While each level of basketball coaching is unique, there are specific issues to which most coaches can relate and information that is useful to help them achieve their full potential as a coach and accomplish their team-related goals. It is always a good idea to talk to other coaches and tap into local or online resources to help a coach improve his or her game. There are also several things to keep in mind that should be avoided at all costs when coaching a basketball practice.
Avoid Making Assumptions During Practice
Basketball practices serve multiple purposes, such as helping a team condition and stay in shape for their season. It is also the perfect setting for reviewing the fundamentals of the game to help each player improve their skill level. One of the biggest mistakes a coach can make during practice is to assume that the players know everything they are expected to know.
Making assumptions undoubtedly lead to disappointment on both sides. The coach who is assuming a player already knows how to execute a skill or understands a concept is likely to be disappointed if the player doesn’t come through. Players will also be disappointed for two reasons. First, they might feel like they have let their coach down and failed their teammates if they didn’t know something the coach assumed they knew. Furthermore, a player may be disappointed in himself or herself for not producing the type of result that his or her coach expected.
Never Base Coaching Decisions or Actions on Anger
Anger is a natural human emotion. During basketball practice, one player might get angry at another. Coaches get mad, too. What is most important regarding a coach getting angry is how they process that anger and react to it. Emotions can be intense during a challenging practice. A good coach strives to always be in control of his or her feelings.
A coach must be able to make rational decisions under pressure. It is not suitable for the team as a whole or an individual player if a coach acts out of anger, such as benching a player out of spite. It is not realistic to expect a coach never to feel angry. However, it is necessary for a coach to know how to handle anger and run a practice based on fairness and level-headed thinking. A short temper or an angry outburst may not only ruin a basketball practice, but it can also ruin an entire season because players take their cues from their leader, and acting out of anger isn’t going to help anyone accomplish their athletic goals.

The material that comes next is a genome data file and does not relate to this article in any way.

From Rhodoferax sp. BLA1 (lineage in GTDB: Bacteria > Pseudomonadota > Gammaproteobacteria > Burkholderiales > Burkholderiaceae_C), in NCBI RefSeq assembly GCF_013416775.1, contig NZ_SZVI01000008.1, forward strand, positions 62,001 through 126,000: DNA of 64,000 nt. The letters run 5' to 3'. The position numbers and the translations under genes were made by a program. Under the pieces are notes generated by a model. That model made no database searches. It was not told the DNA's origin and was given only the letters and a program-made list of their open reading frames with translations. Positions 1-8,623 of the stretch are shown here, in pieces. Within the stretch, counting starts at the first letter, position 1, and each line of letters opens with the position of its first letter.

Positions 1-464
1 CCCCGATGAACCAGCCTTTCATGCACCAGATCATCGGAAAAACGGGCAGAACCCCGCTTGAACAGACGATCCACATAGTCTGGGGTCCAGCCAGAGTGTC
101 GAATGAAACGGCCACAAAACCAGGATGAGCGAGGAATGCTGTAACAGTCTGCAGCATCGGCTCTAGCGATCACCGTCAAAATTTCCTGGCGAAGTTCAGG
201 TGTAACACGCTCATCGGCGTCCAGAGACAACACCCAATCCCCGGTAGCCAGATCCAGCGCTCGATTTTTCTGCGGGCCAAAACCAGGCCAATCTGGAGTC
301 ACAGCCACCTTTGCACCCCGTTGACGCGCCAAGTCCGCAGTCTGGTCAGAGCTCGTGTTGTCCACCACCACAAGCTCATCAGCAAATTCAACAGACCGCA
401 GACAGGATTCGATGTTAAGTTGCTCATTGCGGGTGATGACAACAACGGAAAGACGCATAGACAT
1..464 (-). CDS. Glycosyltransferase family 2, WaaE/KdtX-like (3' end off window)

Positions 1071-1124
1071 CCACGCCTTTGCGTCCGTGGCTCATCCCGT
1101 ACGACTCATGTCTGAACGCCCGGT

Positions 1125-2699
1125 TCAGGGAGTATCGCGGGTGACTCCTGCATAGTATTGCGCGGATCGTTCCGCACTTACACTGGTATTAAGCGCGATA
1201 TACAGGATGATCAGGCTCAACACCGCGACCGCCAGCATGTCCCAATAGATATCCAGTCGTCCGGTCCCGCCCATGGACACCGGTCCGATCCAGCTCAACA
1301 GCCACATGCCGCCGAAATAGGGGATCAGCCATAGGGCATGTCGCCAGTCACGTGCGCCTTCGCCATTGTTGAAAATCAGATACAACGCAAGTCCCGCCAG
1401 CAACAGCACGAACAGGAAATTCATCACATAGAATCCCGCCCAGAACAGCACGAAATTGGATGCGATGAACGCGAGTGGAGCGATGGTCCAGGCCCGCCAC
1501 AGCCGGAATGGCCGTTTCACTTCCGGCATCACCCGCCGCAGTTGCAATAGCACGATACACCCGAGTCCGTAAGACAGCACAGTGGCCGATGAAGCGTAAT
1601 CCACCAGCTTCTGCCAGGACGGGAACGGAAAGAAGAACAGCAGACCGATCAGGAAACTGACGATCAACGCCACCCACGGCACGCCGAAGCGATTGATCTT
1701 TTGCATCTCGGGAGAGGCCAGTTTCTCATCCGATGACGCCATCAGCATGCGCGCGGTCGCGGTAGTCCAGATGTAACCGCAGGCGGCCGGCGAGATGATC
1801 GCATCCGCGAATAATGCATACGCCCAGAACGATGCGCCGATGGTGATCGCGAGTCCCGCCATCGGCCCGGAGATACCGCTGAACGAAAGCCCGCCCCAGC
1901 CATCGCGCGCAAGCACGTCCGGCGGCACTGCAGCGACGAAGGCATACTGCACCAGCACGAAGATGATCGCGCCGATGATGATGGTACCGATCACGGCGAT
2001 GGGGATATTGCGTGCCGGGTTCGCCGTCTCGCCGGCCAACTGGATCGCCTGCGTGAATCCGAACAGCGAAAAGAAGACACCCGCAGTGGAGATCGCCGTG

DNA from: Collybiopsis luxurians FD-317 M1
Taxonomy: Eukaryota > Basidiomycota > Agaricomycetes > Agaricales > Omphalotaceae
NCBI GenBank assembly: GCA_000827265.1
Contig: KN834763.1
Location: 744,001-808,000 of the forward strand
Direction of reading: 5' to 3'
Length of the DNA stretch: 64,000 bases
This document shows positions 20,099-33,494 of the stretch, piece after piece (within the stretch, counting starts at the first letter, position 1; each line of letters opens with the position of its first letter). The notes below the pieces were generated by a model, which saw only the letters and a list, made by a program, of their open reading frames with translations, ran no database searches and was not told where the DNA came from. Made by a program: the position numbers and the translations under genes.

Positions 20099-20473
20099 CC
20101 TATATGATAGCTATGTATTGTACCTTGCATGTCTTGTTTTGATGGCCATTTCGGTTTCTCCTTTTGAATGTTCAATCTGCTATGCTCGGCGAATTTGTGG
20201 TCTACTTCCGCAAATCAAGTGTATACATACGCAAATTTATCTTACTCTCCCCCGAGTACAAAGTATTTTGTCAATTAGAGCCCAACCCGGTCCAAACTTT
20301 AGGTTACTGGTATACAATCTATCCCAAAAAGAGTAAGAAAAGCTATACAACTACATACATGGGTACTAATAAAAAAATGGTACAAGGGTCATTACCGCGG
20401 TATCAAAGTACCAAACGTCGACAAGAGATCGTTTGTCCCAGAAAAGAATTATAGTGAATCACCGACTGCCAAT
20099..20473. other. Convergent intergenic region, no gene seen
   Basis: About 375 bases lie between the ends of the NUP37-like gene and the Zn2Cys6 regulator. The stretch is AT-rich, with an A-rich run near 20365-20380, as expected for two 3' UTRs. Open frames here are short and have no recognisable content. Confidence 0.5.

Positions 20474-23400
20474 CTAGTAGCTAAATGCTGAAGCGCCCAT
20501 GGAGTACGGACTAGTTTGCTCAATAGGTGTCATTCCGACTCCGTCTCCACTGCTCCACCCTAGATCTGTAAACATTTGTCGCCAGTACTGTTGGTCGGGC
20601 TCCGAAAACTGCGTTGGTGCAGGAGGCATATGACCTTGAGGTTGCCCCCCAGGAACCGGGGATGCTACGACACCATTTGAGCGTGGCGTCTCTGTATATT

Don’t Show Up to Coach Basketball Practice Without a Plan
There’s an old saying that says to practice like you play, or you’ll wind up playing as you practice. Every basketball practice serves a purpose in helping each player achieve his or her full potential and help the team as a whole accomplish their goals for the season. If a coach doesn’t have a specific plan, practice will lack the structure, routine, and regimens that are integral components of success in basketball or any other sport.
If a coach is unprepared for practice, it becomes difficult to build upon previous sessions by noting what goes well and what needs more work. A coach can create this week’s plan for practice based on last week’s successes and failures. If they don’t arrive at each practice with a plan, a coach will have trouble setting a standard and expecting a team to be organized and well-prepared.
Don’t Forget to Have Fun
Whether it’s talking about the custom jerseys that will be handed out at the next practice or laughing together when something funny happens on the court, basketball is a game, and games are meant for fun. A coach who doesn’t encourage his or her players to have fun during practice is making a big mistake.
All work and no play is not the best way to coach a team. If a coach forgets to encourage players to have fun, it eventually crushes their spirit and may even make some players want to quit the team. Coaches who remember to avoid these four mistakes during basketball practice will be well on their way to a successful season.